A UBI could make this slowdown “the new normal” people keep talking about. By giving workers the power to turn down low-paying, low-satisfaction jobs, a UBI makes corporations less able to produce cheap goods and services, thereby reducing our rate of consumption. A UBI guarantees a viable livelihood that would allow workers to make employment decisions that don’t hurt the planet. The idea of so many workers losing jobs when the fossil fuel industry inevitably shuts down is painful. But an unconditional income would give them the option to train for another profession without putting their survival on the line. Through my years of reporting on the intersection of economics and climate change, I’ve learned that we need sustainable business practices, but we also need to give people freedom to make better choices.
Adopting a UBI could go hand-in-hand with a transition from capitalism to a system guided by Kate Raworth’s Doughnut Economics, a model Amsterdam is currently modelling its Covid-19 recovery on. Raworth dismisses the diagonal line of GDP growth as the key to economic progress and instead has conceived of a model that places balance at the centre of economics. Her model places human needs for housing, food, shelter, social justice at the centre of the doughnut, bounded by the planet’s limits on the outside. The idea is to adapt our systems until all those needs are met without overshooting environmental limits.
A way forward
The way I see it, mitigating the climate crisis and delivering justice to all vulnerable people are one and the same task. Our current predicament is that young people are maturing on a dirtier and warmer planet, which is set up to fail us with stagnant wages, high costs of living, precarious jobs. All this, while balancing our lives to make time for action for the environment.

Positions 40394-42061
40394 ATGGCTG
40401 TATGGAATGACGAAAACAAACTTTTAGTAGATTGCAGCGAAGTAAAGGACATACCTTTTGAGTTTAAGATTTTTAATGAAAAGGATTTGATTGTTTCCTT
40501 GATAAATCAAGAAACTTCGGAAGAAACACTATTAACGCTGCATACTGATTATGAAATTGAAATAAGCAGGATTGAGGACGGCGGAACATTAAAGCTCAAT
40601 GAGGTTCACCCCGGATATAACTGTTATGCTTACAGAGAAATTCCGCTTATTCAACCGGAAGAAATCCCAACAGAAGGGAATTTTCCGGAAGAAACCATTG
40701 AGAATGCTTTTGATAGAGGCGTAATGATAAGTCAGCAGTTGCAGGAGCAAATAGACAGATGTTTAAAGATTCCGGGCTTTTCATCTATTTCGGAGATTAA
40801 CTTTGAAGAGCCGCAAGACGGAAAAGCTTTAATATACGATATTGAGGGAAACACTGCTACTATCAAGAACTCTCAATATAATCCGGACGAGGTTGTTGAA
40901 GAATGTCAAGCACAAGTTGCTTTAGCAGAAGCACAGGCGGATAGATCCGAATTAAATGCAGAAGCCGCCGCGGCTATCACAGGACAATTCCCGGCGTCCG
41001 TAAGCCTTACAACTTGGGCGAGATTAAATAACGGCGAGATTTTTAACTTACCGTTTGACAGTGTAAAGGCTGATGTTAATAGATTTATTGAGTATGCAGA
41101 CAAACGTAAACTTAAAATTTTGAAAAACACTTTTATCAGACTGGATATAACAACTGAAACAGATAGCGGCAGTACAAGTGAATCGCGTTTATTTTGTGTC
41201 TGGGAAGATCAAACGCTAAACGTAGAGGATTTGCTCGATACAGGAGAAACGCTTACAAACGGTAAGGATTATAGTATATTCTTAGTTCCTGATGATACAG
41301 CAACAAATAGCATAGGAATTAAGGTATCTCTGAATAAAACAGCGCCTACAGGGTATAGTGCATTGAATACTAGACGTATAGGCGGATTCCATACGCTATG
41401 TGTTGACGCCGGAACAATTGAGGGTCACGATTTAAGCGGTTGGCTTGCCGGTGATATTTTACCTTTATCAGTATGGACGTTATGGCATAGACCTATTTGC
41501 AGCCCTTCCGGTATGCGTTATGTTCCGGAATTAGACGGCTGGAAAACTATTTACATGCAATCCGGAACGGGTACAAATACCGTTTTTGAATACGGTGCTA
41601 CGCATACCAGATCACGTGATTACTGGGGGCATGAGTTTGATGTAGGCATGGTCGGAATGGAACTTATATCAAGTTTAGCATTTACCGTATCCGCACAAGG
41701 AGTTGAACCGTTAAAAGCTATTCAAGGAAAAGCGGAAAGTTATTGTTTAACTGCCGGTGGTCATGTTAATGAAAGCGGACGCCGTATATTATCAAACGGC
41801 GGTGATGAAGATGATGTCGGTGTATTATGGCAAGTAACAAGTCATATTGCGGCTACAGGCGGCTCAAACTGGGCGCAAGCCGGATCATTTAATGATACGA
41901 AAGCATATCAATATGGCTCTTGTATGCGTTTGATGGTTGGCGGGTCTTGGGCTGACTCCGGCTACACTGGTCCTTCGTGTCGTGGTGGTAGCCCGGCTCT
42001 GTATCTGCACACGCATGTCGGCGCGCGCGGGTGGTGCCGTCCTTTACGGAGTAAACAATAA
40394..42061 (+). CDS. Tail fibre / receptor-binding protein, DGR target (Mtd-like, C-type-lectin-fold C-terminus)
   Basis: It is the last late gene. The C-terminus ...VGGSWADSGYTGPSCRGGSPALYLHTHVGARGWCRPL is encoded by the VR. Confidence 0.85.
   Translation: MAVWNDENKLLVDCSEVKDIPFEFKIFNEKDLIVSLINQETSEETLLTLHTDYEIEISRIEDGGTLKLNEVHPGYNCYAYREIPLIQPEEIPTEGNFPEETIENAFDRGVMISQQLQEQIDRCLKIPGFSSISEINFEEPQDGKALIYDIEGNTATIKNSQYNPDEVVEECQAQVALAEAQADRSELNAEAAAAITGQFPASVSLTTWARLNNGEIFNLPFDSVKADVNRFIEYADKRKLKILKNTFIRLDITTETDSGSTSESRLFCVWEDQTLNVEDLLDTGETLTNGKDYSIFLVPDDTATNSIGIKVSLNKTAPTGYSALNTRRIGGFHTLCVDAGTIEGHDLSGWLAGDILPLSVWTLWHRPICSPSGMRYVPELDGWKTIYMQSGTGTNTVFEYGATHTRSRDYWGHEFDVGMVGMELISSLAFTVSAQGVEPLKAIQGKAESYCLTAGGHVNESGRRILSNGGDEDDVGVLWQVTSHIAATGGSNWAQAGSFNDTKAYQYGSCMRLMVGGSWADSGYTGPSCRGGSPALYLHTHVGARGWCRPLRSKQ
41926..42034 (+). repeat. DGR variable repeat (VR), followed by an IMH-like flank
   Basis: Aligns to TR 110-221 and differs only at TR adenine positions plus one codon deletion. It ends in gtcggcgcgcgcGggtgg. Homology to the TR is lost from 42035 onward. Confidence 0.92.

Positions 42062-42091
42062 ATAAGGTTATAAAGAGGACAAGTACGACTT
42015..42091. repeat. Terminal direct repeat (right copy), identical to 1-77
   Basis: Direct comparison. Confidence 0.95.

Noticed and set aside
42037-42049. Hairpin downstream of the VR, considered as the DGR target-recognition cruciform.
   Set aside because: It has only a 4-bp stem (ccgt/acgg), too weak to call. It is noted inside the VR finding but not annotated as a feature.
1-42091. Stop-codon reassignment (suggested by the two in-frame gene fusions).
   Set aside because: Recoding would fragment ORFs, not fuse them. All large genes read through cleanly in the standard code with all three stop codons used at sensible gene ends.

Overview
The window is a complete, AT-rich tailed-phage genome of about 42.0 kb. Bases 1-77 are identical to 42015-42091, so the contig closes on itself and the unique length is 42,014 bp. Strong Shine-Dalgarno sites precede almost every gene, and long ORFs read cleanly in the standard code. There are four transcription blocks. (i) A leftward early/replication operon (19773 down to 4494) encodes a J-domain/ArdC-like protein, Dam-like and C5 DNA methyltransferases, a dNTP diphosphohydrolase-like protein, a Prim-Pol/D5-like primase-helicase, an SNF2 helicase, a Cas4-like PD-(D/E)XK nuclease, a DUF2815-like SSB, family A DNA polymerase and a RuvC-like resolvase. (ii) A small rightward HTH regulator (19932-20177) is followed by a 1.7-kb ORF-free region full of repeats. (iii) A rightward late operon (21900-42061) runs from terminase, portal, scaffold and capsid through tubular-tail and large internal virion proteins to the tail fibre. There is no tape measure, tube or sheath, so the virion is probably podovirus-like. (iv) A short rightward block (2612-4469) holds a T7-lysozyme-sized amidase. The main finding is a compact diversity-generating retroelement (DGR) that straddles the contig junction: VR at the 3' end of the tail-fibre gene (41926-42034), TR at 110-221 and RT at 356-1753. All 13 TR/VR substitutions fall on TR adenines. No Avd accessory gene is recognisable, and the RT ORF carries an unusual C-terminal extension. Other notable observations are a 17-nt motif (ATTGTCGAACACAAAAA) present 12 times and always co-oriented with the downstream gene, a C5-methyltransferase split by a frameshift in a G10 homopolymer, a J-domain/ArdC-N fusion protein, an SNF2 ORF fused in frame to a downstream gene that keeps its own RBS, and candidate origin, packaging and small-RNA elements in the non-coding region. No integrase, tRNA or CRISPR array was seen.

UBI seems to be the missing piece of the puzzle. UBI experiments have been done around the world, including Canada, Finland, and India, and each time the results have pointed in the direction of success. Concerns like “where will the money come from?” and “it will make people lazy” have been tested and put to rest. The final results of the experiment from Finland were published in May, and participants experienced more financial security and less mentally stress. A Basic Income Guarantee experiment in Namibia in 2008 found an increase in participants’ income-generating economic activity from 44–55%; in India’s Madhya Pradesh state, results found that more people, particularly women, moved away from wage labour to work on their farms.
Unfortunately, the experiments’ success in both countries don’t seem to have generated the political will to make the policy permanent. In Ontario, too, the experiment was looking successful before Premier Doug Ford repealed it. In fact, Santens argues the experiment was repealed because it was proving successful, and Ford didn’t want the evidence to support its continuation.
The climate crisis demands that we change our relationship with work and success. The current model of infinite production and consumption just isn’t possible on a finite planet. People may come out of this pandemic having realized what they truly want to do: garden, bake, or dedicate themselves to full-time activism. But if we revert to business-as-usual post Covid-19, many will have to return to meaningless jobs for salaries to keep them afloat, and the cycle of production and consumption will continue, with disastrous implications for the planet.
The pandemic has changed U of T grad Freedberg’s outlook. “I was going to look for an environment-related job before the world shut down. But now, it’s a different story,” she says. For the world, though, she sees two options. “We can go back to ‘normal’ before the pandemic, or we have the chance to change our normal.”